So there we must leave it, this brave new green world. Little moves in the city streets, just the odd crow, an old newspaper blown by the wind, a surreptitious scurrying in the undergrowth which would spell "lunch" to anyone listening - if there was anyone listening, that is. At the end of the street where a major road crosses, small figures are moving, all shuffling in the same direction. These are the last remnants of the city's population, their belongings on their backs, making their weary way out of town. There is nothing left to eat here, except each other - and don't think it hasn't happened.
 
Maybe, they think, maybe it'll be better in the country. Maybe there'll be crops they can eat, potatoes and turnips just waiting to be dug up. They'll need houses, of course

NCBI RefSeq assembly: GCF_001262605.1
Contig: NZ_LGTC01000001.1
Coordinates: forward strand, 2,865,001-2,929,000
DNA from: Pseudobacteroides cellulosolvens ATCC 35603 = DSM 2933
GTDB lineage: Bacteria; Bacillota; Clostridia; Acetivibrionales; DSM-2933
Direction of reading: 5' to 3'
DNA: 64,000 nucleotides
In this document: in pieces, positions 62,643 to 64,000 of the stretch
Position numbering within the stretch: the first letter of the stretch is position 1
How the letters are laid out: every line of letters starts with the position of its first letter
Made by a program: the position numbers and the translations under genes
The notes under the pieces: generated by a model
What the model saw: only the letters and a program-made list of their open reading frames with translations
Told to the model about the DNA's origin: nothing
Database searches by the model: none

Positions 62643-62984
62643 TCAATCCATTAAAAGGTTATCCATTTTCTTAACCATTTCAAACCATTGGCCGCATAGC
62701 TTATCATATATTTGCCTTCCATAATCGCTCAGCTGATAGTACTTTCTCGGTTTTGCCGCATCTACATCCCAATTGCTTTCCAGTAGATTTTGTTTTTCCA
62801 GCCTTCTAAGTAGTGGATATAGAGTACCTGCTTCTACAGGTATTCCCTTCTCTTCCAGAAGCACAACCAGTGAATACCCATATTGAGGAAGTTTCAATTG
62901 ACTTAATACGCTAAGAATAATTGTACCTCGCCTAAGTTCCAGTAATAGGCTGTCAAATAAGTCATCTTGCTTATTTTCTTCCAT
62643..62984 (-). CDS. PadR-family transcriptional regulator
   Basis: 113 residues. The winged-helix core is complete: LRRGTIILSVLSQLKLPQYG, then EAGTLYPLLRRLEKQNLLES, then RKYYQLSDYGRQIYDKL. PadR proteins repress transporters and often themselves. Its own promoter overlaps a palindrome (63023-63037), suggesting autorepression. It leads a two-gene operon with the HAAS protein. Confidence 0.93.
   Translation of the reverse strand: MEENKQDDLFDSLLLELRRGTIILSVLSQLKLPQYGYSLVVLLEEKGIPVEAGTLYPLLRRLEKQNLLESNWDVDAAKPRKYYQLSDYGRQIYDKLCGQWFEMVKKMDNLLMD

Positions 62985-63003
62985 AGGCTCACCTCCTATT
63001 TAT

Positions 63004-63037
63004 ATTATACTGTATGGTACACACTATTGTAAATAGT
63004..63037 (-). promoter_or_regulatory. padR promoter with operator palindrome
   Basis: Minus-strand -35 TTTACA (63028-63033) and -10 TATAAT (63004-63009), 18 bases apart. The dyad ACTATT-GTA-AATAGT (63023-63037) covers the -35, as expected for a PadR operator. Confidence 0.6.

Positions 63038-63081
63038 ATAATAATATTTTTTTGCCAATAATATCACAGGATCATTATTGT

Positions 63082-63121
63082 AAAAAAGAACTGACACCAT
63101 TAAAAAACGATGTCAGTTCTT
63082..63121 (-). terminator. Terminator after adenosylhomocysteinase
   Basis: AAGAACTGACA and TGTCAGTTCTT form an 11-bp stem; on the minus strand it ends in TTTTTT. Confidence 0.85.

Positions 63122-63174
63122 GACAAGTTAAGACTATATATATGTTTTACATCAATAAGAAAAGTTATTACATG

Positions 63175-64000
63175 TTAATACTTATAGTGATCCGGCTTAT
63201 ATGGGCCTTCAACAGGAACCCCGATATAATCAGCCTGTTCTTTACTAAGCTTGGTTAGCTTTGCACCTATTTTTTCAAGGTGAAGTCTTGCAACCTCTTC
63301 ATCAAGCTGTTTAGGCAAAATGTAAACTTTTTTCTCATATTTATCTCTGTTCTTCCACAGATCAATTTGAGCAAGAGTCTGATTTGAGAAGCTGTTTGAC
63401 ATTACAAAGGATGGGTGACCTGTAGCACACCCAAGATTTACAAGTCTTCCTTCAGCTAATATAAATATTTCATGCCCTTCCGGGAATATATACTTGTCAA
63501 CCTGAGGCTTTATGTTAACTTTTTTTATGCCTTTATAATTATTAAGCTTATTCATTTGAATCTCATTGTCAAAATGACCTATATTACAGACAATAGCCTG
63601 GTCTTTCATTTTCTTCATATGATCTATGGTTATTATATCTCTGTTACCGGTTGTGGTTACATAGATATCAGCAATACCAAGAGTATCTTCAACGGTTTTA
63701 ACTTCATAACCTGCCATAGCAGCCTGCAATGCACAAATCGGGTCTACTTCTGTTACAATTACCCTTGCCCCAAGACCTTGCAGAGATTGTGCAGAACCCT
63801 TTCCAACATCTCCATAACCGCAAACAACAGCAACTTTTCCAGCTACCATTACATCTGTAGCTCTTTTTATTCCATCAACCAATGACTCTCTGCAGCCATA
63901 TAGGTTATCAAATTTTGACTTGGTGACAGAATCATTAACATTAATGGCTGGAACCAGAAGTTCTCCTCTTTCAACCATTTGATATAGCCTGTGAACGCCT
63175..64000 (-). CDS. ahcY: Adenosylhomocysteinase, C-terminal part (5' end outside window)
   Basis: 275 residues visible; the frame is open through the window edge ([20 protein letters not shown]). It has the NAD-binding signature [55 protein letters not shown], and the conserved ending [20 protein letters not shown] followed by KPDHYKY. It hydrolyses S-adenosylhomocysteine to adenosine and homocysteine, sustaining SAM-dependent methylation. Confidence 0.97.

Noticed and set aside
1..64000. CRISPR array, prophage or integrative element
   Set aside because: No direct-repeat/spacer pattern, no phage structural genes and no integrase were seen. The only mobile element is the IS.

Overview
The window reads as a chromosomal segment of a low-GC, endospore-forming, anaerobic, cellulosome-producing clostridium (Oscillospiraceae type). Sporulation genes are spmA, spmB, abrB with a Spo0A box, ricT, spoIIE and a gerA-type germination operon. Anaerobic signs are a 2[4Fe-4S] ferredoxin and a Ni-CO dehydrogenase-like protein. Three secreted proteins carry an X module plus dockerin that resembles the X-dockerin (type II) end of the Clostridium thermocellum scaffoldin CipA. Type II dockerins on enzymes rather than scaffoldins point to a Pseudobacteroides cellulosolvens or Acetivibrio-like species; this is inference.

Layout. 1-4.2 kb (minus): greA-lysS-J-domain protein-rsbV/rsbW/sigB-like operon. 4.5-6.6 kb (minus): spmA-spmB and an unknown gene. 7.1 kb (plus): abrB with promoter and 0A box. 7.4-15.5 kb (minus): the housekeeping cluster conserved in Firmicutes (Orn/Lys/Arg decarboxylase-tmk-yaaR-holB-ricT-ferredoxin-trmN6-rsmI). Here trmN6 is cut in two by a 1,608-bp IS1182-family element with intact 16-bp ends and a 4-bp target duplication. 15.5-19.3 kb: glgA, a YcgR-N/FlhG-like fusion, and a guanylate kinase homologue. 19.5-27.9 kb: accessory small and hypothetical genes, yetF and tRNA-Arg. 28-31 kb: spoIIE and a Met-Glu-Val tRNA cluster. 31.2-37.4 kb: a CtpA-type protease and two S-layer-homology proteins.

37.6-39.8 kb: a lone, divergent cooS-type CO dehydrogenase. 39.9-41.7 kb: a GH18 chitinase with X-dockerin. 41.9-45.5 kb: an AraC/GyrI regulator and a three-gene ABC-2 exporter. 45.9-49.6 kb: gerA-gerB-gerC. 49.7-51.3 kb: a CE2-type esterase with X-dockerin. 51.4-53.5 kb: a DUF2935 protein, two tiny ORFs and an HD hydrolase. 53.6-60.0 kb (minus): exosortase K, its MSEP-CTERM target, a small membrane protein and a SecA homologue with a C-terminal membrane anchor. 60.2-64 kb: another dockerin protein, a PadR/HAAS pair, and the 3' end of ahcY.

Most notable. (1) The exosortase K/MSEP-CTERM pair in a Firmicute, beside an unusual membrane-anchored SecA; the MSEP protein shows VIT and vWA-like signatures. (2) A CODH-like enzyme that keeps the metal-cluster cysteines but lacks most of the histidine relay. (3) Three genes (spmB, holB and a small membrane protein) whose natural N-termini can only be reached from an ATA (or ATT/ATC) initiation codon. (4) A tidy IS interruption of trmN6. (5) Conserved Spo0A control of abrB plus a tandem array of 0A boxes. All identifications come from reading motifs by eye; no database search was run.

Out in the country, the country people know they're coming. They are waiting, waiting in the hedgerows, crouching behind the dry-stone walls, watching the road. They long for real peace, of course, for a time when their crops will be safe, their homes can be left unguarded as they always have been, when their children can run in the fields without being hunted down. But until real peace comes, they have shotguns ...
 
No birds or trees were harmed in the making of this article.
 

 
The GOS says: OK, I'm just making fun. Well, mostly. The Green Party do actually have one or two ideas that are pretty sensible. Here's one: "Greens argue that the introduction of compulsory ID cards is an infringement of civil liberties, and that their effectiveness in enhancing security and reducing the threat of terrorism is unproven and will be costly. Quite apart from the erosion of civil liberties, the introduction of ID cards is likely to be another bureaucratic disaster and there is little proof that the scheme will improve security."
 
Can't argue with that.